Tag Archives: personal growth

Two books that brought my team much closer.

At The Chris Saizan Group, our whole team is dedicated to personal growth and learning, something we do together with our own little book club.

I really believe that this helps us connect, become better people, and, therefore, serve our clients even better.

Today, I wanted to shine the spotlight on two books that we’ve just read:

Can’t Hurt Me by David Goggins, and

Dare to Lead by Brené Brown

I’ll share a quick synopsis of each with our collective notes and impressions, and I highly recommend that you pick up these books and read along with us!

Dare to Lead

Brené Brown is the world’s leading “vulnerability expert” – a title she holds reluctantly since she was raised as a fiercely self-sufficient, grin-n-bear-it Texan.

After years of clinical psychological research into the topics of courage, shame, empathy, and yes, vulnerability, Brown rose to national attention with an iconic TEDx talk that didn’t leave a dry eye in the audience.

In Dare to Lead, she offers “the ultimate playbook for developing brave leaders and courageous cultures.” Brown breaks down how leadership is not an innate trait at all but can be taught and learned based on four skill sets.

However, those require “brave work, tough conversations, and showing up with our whole hearts.”

On a recent podcast interview, Chris was asked about just that, as he’s passionate about setting a culture of openness, honesty, and trust within his team.

“I want people that are working with me and for me to know that I would die for them,” said Chris. “And my team is more cohesive and stronger than ever before because of it. When you trust the people you’re working with and know they love you, you perform at a higher level.”

The four main themes of Dare to Lead are:

  1. Rumbling through vulnerability

Genuine growth and leadership require emotional exposure, but that comes with risk, uncertainty, and a lot of inserting yourself into uncomfortable situations, even when you can’t control the outcome.

That’s really difficult for most of us!

  1. Living into your values

It’s important to identify your core values and also start recognizing your behavior in vulnerable situations. Those core values support us when we’re vulnerable, so that’s something we can fall back on.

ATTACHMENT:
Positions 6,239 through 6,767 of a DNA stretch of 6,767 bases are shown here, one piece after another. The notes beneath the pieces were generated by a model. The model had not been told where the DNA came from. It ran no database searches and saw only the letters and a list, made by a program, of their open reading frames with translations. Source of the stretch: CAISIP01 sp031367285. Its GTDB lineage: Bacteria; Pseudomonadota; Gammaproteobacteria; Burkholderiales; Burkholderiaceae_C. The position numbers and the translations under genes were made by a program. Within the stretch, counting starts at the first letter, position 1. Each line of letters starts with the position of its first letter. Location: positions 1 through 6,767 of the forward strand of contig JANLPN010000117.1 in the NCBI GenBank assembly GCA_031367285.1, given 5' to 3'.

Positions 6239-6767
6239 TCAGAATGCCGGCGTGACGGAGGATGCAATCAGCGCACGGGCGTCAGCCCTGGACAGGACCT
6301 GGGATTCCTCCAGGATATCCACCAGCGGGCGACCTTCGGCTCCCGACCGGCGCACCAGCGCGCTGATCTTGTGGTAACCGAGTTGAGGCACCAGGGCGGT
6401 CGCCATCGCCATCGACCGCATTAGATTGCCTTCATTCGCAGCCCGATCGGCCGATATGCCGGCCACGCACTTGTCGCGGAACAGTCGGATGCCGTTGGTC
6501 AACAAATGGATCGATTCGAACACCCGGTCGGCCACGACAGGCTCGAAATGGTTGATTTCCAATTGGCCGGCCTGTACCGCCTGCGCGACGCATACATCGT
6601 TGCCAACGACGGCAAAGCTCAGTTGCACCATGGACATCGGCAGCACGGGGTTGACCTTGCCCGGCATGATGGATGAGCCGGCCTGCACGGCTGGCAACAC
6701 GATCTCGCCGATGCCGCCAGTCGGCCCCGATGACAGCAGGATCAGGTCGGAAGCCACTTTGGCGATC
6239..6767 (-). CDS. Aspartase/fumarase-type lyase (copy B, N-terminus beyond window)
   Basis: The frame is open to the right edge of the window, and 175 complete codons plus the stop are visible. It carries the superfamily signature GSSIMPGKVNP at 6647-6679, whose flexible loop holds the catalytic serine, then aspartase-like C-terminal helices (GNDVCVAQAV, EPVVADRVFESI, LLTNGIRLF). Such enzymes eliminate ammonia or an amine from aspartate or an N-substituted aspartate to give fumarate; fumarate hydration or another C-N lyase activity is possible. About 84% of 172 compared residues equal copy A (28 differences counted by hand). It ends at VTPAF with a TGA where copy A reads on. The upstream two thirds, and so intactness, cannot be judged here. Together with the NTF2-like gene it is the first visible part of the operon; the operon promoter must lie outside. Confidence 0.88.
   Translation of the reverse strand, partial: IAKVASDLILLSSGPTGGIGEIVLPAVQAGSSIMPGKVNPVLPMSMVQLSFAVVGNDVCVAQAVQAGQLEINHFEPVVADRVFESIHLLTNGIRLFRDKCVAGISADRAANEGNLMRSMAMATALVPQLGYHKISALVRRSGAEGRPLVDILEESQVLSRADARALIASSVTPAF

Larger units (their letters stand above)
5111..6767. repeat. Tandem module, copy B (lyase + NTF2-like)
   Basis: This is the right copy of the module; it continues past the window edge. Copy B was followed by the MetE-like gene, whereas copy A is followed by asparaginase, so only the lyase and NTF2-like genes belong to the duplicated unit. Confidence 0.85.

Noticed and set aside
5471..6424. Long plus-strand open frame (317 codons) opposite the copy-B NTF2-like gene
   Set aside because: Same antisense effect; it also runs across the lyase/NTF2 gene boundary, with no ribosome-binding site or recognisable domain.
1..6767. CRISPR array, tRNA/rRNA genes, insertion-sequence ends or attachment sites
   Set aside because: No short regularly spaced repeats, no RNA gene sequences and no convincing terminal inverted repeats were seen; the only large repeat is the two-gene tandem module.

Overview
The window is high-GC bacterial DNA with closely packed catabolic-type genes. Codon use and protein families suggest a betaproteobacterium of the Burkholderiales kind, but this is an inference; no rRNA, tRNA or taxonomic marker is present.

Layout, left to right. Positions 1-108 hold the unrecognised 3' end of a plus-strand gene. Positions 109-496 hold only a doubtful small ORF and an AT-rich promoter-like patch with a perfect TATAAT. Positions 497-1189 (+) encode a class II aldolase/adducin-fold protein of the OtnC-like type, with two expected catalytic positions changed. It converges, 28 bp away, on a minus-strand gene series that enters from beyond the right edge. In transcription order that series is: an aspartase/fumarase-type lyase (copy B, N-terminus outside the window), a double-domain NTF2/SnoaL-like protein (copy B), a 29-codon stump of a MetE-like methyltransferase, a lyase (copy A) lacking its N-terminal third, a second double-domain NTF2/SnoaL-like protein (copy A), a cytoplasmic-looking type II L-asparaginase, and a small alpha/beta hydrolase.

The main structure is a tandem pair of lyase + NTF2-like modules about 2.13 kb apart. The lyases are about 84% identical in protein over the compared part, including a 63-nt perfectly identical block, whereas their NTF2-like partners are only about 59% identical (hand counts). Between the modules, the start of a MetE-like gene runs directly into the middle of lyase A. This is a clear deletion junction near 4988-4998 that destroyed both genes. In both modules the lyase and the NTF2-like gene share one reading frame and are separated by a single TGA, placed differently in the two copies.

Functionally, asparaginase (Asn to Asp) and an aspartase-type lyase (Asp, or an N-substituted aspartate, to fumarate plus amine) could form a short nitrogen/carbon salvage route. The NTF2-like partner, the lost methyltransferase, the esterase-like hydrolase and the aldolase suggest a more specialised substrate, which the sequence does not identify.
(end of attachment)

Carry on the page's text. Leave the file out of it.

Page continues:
1. Braving trust

Trust is the glue that holds teams together! In order to build that trust, Brené offers a unique definition of BRAVING: Boundaries, Reliability, Accountability, Vault, Integrity, Nonjudgement, and Generosity.

One of the things that really stuck with me in the book is how we end up taking ABOUT people instead of TO them because it’s much more comfortable.

  1. Learning to rise

Brené stresses that learning from our mistakes is so critical. We often suffer defeats and setbacks in life, but we also painfully retell those stories of our defeats over and over again, until they start to define us.

We can’t avoid defeats, but we can control how we react to those defeats, learning valuable lessons from them. Instead of dwelling, we should take ownership of setbacks in life, wearing them proudly like armor!

Can’t Hurt Me

You may have heard of this book by now, as David Goggins’ memoir has ascended the New York Times Bestseller List and become a national phenomenon. Just opening the book and reading the first line, “Do you know who you really are and what you’re really capable of?” hit home for us.

Far from your typical poor-me memoir or sappy self-help book, Can’t Hurt Me documents the gritty life of David Goggins who grew up in an incredibly abusive environment, resulting in deep emotional scars and a whole lot of anger. That anger turned to depression and almost did him in by his early 20s, as he was obese, working a dead-end night job, and isolating himself more and more.

But Goggins had an epiphany once he hit rock bottom and decided to change his life completely. To do that, he had to “make the pain his best friend” and get really comfortable outside of his comfort zone. It all started by summoning levels of self-discipline and mental toughness he never thought he had, allowing him to transform his habits and outwork those around him by “callousing his mind.”

Through raw, brutal self-analysis and a never-die attitude, Goggins became the only man in history to become a Navy SEAL (going through Hell Week three times), Army Ranger, and Air Force Tactical Air Controller. He later became a world-renowned ultra-marathon runner (routinely running 100 miles) and ultra-triathlete as well as setting the world record for pull-ups in 24 hours (he did 4,030 pull-ups!). In fact, Outside Magazine named him the fittest man in the world!

But, aside from the remarkable physical feats outlined in the book, it was his self-imposed mental discipline that really stood out. In the book, Goggins talks about his “40% Rule,” which means that most of us only tap into about 40% of our capabilities and potential.

To rise higher than that 40% it takes a lot of self-evaluation, pushing past our little internal voices that try to sabotage us, and implementing the right daily habits with unbreakable accountability.

That’s one of the reasons why Chris and our team members participate in Spartan Races and a recent 100-Day Challenge where we cycled 20 miles or ran 5 miles every single day for three and a half months!

“This 100-day challenge; I’m just going to be brutally honest – it sucks!” Chris said on the podcast. “But it teaches us a lot about being true to our word and being accountable. For me, the biggest takeaway has been that the people on my team showed me how much I can count on them.”

Great lessons on leadership, vulnerability, and pushing yourself to new heights thanks to these books!


We welcome you to join us as we read our next book as a team or contact me if you have a great book you’d like to suggest!